# Partial Differentiation & Input Output Analysis Questionnaire

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Applied Statistics and Mathematics in Economics & Business
Introduction
BS1501
Functions of more than one variable
Till now we have only considered functions dependent on one variable, e.g. y = 3x + 8. Most
functions involve more than one variable, e.g. profit may depend on labour and time.
A function f of two variables, x and y, can be written f (x, y), e.g. f (x, y) = xy + 12x.
To evaluate this function, we specify the numerical values of the variables, x and y, e.g. if x =
3 and y = 4, then f (3, 4) = 3  4 + 12  3 = 48. Note that f (3, 4) and f (4, 3) probably have
different values, in this case f (4, 3) = 4  3 + 12  4 = 60.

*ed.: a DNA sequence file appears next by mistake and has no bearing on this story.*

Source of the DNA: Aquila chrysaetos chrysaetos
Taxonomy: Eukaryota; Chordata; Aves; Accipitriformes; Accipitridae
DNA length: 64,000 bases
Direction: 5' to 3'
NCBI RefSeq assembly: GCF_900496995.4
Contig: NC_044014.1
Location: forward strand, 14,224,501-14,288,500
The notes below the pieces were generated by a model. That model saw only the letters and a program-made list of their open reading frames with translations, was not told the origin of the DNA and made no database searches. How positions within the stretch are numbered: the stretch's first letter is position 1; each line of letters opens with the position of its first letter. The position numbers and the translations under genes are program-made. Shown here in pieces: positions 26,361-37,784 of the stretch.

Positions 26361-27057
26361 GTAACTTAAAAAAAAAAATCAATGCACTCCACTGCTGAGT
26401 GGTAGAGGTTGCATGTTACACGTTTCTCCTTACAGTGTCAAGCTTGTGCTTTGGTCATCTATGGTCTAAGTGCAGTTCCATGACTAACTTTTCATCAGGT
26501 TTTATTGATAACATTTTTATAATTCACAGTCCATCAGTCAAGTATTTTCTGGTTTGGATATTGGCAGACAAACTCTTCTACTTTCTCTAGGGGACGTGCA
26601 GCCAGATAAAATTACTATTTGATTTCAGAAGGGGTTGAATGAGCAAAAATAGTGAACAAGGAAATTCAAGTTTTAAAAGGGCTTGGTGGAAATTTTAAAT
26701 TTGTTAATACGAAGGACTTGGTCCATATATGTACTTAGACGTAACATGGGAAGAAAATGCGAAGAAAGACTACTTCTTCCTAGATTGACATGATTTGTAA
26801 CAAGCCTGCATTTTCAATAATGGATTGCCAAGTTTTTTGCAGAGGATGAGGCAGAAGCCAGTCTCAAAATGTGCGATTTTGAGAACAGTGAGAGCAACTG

For functions of one variable we constructed differentiation, for functions of more than one
f
variable we use partial differentiation, e.g.
(read as ‘partial dee f by partial dee x’ or
x
sometimes just ‘partial f by partial x’). It is found by differentiating with respect to x, the
associated y is temporarily treated as a constant (acts like a constant). For example,
f (x, y) = 12x + xy then
f
= 12 + y
x
More examples;
f (x, y) = x3 + 36xy
f (x, y) = x3 y + 12xy2
then
then
f
= 3×2 + 36y
x
f
= 3×2 y + 12y2
x
and
and
f
= 36x
y
f
= x3 + 24xy
y
See Exercise 13
Example
Write out all first and second order partial derivatives for the function
f(x, y) = 8×3 y2
We may need to investigate the turning points of these functions of more than variable.
Example
Consider the function f (x, y) = 10x – x2 + 10y – y2 , what can we say about the turning points
of this function? The graph of this function is given below.
From the graph we see that this function
has a maximum (top of the hill shape